Cabinet clears new secondary school curriculum - National | NTV

Cabinet clears new secondary school curriculum

By PATIENCE AHIMBISIBWE

Wednesday February 12, 2020

 

Cabinet yesterday cleared the Ministry of Education to continue with the implementation of the revised lower secondary curriculum despite Parliament resolution to halt it and allow government prepare for its rollout.

Sources close to Cabinet but preferred anonymity told Daily Monitor yesterday that the Minister of Education, Ms Janet Museveni, was given the greenlight after briefing her.

Cabinet on what her ministry’s technical team had done in the last 12 years to put the curriculum together.


“Cabinet has cleared the curriculum,” the source said, adding, “the ministry is now ready to implement it.”

When contacted for a comment on whether Cabinet had okayed the curriculum contrary to Parliament resolution last week, Mr Alex Kakooza, the ministry’s Permanent Secretary, could neither confirm nor rule out the decision.


“I wouldn’t be surprised given that the curriculum was supposed to be rolled out this term. It is possible that Cabinet discussed it,” Mr Kakooza said, but added:
“We cannot disobey Parliament. As my minister stated, we have gone to Cabinet today [yesterday] for guidance on how to implement the recommendations. I am waiting for that guidance.”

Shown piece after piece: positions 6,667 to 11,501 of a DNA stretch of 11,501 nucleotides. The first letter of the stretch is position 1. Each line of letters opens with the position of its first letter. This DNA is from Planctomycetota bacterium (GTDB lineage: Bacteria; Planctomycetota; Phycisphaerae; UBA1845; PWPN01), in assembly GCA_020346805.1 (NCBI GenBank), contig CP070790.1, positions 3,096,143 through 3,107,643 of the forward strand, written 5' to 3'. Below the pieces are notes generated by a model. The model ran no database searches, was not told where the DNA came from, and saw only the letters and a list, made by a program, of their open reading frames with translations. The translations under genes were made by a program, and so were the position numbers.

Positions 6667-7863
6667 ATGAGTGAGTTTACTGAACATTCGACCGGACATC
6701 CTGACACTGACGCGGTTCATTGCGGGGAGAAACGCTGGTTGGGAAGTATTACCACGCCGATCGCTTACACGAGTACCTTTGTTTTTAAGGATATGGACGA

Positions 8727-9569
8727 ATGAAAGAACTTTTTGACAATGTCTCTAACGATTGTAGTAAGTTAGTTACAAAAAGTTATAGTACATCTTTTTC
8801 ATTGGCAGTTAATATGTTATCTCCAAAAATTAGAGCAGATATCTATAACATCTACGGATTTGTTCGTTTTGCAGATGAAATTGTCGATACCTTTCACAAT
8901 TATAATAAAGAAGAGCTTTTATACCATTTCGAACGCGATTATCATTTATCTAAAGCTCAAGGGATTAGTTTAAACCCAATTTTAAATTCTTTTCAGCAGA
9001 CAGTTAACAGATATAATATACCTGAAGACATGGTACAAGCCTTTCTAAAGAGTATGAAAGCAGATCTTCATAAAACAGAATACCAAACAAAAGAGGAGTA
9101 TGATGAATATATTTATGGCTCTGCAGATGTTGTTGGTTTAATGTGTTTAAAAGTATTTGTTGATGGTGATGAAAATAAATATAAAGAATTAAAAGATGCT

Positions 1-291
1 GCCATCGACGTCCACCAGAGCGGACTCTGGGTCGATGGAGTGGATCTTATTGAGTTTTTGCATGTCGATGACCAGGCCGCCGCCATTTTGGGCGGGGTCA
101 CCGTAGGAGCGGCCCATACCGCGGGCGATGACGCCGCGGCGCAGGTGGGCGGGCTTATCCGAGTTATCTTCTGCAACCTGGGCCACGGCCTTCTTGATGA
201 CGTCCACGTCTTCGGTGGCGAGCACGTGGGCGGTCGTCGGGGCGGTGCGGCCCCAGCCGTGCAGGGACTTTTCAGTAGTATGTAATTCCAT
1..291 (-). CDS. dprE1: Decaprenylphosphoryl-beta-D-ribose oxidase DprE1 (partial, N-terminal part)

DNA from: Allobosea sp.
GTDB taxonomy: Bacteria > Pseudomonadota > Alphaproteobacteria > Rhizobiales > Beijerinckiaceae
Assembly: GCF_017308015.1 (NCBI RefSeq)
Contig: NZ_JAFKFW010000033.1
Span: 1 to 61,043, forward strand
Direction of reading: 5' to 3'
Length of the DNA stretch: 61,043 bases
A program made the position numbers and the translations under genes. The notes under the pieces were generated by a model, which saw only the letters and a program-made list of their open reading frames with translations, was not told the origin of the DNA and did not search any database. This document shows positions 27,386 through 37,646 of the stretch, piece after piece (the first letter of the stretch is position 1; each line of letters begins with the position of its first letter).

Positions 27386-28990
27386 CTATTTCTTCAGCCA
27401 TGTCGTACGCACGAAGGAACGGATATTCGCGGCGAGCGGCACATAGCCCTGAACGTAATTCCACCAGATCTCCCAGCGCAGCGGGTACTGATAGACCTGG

Following an assessment of the lower secondary curriculum in 2007, it was established that it was overloaded with subjects which were expensive to implement, focused on academic achievements and its assessment only encouraged cram work.

The ministry then embarked on the curriculum review a year later to consider the new changes in science and technology and promote creativity among learners.

Releasing the 2019 Primary Leaving Examinations, Ms Museveni announced that the curriculum was ready to be rolled out and that teachers were being trained in preparation for the Senior One students when they report for their First Term on February 17.


But there were reports of underfunding and that the ministry received money late to enable them train teachers.

The reporting date of February 3 for continuing students in some schools that were hosting teachers for training was extended by a week.

Members of Parliament are concerned that a good curriculum could be ruined if its implementation is not well facilitated.

On Tuesday February 4, they voted to halt its implementation until all teachers were trained and schools furnished with new textbooks to facilitate the teaching and learning.

At yesterday’s meeting, the minister informed Cabinet that they were ready to begin and they would correct whatever goes wrong along the way.


She said a number of consultations had been made including MPs on Parliament committee on education.